Adi took a deep breath and explained that the current presence of an environmentally resilient infrastructure across Swansea has, in large part, been enabled by a shift in attitude towards an experimental and trial/error approach that was made possible by a collaborative effort of local knowledge, the latest technology, and historical resources. Citizen assemblies worked alongside engineers, builders, policymakers and ecologists. This hands-on collective intelligence led to clean air, a more active lifestyle, and greater environmental resilience due to nature and culture-inspired solutions. This was important because the effects of changing climate were still real. Still, thanks to collaboration and innovation across the city, the built environment could adapt to flooding/overheating/drought with much less disruption to daily life than had been initially feared.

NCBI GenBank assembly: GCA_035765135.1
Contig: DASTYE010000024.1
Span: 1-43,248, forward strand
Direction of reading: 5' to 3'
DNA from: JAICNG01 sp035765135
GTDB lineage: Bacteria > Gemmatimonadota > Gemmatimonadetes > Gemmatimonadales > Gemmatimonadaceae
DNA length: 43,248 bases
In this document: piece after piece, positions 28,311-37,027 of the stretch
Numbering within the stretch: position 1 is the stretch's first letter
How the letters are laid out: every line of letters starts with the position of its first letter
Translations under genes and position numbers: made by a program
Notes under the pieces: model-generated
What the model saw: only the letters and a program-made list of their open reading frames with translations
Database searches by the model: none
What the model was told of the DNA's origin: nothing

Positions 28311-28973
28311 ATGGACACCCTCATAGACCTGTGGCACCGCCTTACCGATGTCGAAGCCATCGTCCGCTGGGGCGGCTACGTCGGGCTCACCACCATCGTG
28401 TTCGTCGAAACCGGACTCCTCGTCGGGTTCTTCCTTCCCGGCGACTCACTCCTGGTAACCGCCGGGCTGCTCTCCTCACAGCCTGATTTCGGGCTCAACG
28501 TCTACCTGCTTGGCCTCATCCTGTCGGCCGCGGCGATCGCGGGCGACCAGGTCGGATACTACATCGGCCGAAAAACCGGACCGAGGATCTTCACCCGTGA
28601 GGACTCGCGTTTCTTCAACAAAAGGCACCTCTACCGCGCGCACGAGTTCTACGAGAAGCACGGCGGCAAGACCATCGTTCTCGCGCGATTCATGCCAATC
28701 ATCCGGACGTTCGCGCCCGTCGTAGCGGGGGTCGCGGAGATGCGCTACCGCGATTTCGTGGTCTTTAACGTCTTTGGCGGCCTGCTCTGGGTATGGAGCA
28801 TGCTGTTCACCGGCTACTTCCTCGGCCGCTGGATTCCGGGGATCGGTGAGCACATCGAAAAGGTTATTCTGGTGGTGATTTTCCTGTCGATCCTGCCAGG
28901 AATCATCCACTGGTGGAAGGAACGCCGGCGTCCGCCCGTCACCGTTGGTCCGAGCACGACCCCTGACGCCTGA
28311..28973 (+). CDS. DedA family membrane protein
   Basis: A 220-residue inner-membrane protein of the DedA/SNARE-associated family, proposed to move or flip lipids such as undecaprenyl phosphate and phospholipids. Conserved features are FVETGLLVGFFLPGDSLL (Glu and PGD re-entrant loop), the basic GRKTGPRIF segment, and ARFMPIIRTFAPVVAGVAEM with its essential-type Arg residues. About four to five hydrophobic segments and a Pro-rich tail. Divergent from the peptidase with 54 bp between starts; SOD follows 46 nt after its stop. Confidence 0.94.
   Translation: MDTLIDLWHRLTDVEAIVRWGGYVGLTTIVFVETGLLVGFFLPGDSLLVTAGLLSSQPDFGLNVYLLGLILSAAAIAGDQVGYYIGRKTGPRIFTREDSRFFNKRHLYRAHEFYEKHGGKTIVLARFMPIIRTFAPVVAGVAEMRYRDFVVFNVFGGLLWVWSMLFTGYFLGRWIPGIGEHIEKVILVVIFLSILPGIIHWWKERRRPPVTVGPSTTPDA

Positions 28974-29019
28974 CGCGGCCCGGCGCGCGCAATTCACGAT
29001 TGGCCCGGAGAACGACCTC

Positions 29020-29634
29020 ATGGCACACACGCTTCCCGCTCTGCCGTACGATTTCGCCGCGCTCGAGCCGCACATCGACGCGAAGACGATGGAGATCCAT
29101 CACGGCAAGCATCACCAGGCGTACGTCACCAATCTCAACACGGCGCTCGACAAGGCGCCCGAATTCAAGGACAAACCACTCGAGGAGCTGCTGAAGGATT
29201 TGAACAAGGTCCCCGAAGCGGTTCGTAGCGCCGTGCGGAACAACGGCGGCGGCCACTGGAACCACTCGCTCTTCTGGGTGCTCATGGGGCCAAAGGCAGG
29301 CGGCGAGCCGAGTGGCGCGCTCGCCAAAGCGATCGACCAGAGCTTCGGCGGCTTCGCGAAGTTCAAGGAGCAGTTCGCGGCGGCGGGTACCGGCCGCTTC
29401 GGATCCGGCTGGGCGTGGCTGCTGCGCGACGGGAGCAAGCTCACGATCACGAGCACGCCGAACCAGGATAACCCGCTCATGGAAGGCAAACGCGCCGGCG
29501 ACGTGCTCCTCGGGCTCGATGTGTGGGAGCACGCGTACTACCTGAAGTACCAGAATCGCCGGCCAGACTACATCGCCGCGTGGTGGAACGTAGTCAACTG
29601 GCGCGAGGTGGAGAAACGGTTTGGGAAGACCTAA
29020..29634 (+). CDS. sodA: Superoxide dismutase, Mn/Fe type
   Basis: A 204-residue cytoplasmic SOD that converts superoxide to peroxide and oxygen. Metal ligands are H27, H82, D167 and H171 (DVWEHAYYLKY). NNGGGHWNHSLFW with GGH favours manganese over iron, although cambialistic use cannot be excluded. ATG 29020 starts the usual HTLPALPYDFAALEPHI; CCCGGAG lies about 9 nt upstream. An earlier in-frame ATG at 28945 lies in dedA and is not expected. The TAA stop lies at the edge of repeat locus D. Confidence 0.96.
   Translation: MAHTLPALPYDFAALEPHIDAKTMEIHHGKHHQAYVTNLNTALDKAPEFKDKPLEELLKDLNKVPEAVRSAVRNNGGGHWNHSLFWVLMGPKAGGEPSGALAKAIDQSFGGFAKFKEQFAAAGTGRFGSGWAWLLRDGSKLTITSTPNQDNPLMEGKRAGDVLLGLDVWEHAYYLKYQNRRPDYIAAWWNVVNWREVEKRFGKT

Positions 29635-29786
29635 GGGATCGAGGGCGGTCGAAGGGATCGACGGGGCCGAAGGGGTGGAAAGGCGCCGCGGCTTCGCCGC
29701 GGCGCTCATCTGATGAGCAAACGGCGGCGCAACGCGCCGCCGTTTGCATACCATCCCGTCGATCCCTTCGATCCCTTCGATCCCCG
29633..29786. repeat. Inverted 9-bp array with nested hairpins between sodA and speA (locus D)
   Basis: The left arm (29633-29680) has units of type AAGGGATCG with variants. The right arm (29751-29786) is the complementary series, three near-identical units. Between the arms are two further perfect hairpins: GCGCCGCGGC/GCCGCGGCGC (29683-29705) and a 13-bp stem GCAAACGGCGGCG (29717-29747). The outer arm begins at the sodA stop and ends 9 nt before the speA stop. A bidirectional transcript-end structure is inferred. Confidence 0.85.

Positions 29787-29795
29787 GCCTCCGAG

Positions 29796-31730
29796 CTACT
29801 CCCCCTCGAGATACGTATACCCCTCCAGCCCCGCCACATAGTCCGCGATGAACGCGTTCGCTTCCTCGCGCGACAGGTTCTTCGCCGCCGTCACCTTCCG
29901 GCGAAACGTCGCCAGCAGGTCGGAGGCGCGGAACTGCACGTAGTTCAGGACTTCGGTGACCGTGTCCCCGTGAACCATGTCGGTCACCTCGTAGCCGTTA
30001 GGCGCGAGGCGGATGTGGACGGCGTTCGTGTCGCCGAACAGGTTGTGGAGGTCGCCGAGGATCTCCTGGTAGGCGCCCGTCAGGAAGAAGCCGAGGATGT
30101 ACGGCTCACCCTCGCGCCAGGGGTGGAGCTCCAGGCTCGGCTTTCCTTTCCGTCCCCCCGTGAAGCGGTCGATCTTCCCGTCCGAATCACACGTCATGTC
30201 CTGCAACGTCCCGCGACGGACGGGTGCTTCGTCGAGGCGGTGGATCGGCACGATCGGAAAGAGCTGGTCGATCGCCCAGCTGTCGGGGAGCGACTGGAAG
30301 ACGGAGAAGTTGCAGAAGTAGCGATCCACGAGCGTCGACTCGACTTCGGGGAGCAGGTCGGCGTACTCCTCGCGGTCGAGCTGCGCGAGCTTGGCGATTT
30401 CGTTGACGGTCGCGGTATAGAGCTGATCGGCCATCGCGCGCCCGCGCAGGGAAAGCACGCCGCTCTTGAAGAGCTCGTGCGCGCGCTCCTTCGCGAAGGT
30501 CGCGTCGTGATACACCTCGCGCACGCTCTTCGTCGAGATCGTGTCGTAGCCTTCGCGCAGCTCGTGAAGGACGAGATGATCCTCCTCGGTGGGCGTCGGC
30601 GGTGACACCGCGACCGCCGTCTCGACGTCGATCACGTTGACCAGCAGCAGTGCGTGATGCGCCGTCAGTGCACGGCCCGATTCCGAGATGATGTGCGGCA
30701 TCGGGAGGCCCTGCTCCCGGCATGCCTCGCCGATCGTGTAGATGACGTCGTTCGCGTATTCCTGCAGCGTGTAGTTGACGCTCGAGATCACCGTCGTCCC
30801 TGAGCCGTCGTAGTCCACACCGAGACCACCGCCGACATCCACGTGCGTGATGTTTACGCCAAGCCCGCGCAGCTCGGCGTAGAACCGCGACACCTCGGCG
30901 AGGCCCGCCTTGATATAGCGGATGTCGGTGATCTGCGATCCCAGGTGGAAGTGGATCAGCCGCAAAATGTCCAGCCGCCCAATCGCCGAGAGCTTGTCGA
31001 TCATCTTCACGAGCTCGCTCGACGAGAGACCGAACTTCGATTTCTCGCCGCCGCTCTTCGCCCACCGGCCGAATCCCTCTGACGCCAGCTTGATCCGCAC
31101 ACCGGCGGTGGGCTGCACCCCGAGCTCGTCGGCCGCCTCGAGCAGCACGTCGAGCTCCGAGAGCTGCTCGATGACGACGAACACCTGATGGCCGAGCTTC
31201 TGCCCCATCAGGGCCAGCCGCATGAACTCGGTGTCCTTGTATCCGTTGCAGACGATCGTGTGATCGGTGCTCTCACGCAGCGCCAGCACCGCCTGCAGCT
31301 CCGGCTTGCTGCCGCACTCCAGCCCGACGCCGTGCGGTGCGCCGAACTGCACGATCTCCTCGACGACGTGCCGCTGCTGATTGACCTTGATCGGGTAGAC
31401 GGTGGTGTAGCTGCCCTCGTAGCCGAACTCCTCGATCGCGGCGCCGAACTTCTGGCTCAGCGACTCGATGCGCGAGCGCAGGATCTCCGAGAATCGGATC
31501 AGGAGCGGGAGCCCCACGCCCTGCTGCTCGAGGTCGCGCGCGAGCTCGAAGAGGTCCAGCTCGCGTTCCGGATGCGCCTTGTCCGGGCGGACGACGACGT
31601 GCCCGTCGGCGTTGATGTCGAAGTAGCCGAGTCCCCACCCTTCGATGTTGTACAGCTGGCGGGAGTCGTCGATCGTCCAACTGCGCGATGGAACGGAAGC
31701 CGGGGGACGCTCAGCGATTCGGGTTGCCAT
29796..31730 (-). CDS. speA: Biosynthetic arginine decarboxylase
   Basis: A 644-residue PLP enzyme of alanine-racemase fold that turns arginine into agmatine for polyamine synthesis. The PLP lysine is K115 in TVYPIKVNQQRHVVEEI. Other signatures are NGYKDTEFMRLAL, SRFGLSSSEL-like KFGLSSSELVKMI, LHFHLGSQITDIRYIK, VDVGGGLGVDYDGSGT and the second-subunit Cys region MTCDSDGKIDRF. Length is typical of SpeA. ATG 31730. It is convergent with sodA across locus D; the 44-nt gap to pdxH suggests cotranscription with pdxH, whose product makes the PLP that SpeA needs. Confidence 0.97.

During a tour of the office, he is introduced to Adi’s colleagues, who reveal an excited and happy attitude to work. They tell him about a flexible work week that gives staff enough time to recuperate and be more creative and energetic during work hours. They express the joys of a supportive work environment that empowers workers to grow their skills, knowledge and networks in a relaxed, full of plants office environment. He is pleased to hear that they all receive a fair wage that ensures that they can meet their own and their families’ needs (and recreational activities) while they are ensuring secure working conditions and safety. Adi explained that these favourable working conditions got put in place following the Welsh Government’s Guide to Fair Work which has now been in operation for decades.